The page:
The eruption wasn’t entirely devastating though. While some areas were buried under tons and tons of freshly formed rubble, other areas were actually quite well fertilized by the mineral-rich ash. The farm at the base of the volcano has had a couple of bumper harvests and the hillsides and meadows on the sides of the canyon, moistened by the constant mist from the falls, are lush with bright green grasses and mosses. This, combined with the stark black lava rock of the canyon, and the bizarre rock formations that erosion has created over centuries, makes for some incredible scenery, the likes of which just don’t exist in north America.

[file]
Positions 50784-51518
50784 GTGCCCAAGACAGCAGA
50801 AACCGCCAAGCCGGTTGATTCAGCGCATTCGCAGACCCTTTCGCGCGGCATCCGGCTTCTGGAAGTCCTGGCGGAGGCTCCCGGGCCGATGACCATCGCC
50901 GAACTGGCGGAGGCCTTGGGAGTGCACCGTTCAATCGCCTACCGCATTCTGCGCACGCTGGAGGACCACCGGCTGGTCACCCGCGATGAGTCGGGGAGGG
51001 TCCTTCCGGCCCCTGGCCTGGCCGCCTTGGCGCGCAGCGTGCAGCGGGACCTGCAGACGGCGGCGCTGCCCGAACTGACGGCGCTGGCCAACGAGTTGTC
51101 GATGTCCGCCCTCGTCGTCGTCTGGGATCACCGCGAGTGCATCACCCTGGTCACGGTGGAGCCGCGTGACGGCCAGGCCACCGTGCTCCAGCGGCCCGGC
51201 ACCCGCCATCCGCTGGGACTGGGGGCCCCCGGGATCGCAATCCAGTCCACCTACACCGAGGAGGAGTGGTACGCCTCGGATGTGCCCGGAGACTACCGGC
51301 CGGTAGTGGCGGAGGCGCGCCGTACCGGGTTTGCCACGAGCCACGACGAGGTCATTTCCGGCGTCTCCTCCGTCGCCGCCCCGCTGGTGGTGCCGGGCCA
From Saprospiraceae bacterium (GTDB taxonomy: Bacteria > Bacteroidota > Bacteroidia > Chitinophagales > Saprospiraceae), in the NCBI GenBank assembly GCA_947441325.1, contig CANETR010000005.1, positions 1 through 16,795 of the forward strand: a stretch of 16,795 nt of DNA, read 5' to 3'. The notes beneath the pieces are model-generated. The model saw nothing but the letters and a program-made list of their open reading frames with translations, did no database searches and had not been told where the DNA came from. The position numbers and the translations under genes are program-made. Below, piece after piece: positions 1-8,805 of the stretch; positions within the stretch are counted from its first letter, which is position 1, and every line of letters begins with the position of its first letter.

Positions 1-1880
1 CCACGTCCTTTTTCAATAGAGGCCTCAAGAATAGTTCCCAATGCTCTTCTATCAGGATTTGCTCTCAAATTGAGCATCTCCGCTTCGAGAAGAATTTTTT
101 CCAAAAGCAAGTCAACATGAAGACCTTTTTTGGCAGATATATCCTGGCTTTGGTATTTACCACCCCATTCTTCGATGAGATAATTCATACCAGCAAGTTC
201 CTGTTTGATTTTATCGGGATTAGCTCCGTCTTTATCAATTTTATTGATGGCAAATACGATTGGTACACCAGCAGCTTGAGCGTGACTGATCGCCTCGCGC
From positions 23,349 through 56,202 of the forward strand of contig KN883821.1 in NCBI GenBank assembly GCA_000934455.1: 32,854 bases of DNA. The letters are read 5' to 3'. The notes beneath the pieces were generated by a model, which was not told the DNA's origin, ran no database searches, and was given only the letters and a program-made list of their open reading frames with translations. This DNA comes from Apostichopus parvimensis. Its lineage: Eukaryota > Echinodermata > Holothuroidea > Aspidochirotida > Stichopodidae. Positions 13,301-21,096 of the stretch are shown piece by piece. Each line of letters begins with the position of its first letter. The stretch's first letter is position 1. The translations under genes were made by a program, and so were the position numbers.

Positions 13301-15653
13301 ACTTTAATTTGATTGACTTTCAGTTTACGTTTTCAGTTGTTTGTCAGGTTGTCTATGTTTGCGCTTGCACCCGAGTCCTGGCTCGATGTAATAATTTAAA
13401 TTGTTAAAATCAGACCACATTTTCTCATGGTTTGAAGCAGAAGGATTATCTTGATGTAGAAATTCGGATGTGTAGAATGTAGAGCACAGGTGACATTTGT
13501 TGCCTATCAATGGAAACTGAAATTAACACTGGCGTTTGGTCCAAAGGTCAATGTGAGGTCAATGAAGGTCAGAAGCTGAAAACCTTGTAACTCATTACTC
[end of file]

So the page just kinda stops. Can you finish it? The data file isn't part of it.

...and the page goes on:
The trail back down was equally incredible, packed smooth by the hikers who frequent the area. We had tough but enviable decisions to make – ripping the singletrack in long unbroken sections, or stopping at every turn of the canyon to ogle the new shapes and scenery as they came into view. Grazing sheep punctuate the hillsides. Green haired troll heads emerge in the canyon where the rock has worn to a narrow spire. Icelandic hikers cheer us on as we speed by, since mountain biking is still a bit of an oddity here. It was a ride so full of win that the group got fairly divided up, all drawn in different directions excitedly like Icelandic kids in a dried fish store.